The Corrections Department considered bringing in military support to help run prisons if agreement could not be reached with unions over double-bunking, a court has been told.
The Employment Court is hearing a case brought by prison officers' union the Corrections Association, which says the department did not follow protocols in trying to introduce double-bunking, in which two inmates are housed in one cell.
Vince Arbuckle, from the department's human resources section, told the court in Wellington on Wednesday that using the military was just one option suggested if the issue of double-bunking was not resolved.
Mr Arbuckle said other options included privatising four new prisons so they did not have the same protocol constraints as for current staff.
He said these options were being considered because the department and the Minister of Corrections faced a rise in prisoner numbers, but nowhere to house them.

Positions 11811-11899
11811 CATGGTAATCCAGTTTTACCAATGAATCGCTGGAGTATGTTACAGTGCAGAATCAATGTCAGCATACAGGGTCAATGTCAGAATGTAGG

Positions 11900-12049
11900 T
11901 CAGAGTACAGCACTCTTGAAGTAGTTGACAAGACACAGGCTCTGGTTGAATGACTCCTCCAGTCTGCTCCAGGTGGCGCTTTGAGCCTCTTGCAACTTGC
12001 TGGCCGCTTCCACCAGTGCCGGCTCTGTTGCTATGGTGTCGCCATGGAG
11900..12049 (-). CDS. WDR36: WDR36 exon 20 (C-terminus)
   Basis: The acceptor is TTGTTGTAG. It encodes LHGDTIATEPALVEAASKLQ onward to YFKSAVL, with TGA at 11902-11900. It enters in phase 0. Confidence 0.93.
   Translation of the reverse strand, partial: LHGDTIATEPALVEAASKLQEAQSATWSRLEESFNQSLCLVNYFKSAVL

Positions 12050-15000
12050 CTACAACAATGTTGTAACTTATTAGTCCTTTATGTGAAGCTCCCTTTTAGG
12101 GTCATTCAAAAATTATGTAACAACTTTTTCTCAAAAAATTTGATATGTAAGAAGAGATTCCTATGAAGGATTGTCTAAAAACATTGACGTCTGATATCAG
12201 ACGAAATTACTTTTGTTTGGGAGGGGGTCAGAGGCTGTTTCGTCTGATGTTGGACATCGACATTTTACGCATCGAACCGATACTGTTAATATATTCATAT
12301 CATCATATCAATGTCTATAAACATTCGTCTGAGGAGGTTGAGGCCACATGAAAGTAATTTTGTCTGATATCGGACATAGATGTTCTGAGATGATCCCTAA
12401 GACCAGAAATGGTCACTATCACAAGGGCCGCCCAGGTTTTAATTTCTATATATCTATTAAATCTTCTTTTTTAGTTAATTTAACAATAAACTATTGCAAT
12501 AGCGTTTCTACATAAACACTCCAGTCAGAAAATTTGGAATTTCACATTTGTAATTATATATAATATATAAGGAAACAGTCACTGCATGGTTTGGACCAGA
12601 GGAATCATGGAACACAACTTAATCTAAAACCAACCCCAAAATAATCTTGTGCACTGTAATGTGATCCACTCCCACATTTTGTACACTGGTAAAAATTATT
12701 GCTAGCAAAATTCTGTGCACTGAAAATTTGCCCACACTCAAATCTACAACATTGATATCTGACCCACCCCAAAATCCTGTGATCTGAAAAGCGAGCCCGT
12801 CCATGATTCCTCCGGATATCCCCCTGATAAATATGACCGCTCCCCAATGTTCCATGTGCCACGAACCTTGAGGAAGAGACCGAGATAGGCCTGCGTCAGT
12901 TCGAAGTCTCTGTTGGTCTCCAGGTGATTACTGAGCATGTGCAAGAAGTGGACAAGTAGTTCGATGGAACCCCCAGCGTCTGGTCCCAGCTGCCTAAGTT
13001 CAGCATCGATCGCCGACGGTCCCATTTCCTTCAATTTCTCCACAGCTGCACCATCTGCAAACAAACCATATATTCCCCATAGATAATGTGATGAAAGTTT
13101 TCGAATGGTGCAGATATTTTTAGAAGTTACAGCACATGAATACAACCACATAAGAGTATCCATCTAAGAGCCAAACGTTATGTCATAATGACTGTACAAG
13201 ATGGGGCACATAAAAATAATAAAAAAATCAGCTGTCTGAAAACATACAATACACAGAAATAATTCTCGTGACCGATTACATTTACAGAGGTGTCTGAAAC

Mr Arbuckle admitted the department had not asked for extra funding in the 2009 Budget to cover incentives for prison officers working with increased inmate numbers.
The court was told the department considered asking an official from the Treasury to speak to the Corrections Association about the need for restraint.
The union's lawyer asked Mr Arbuckle whether the department considered seeking extra remuneration in the 2009 Budget for officers in prisons where double-bunking was to be introduced.
Mr Arbuckle said the department felt it was not appropriate to ask for further Budget funding, as extra staff were to be employed in prisons where double-bunking was in place.
Mr Arbuckle said the department considered bringing in someone from the Treasury to talk to the union about the need for fiscal restraint, given the state of the economy.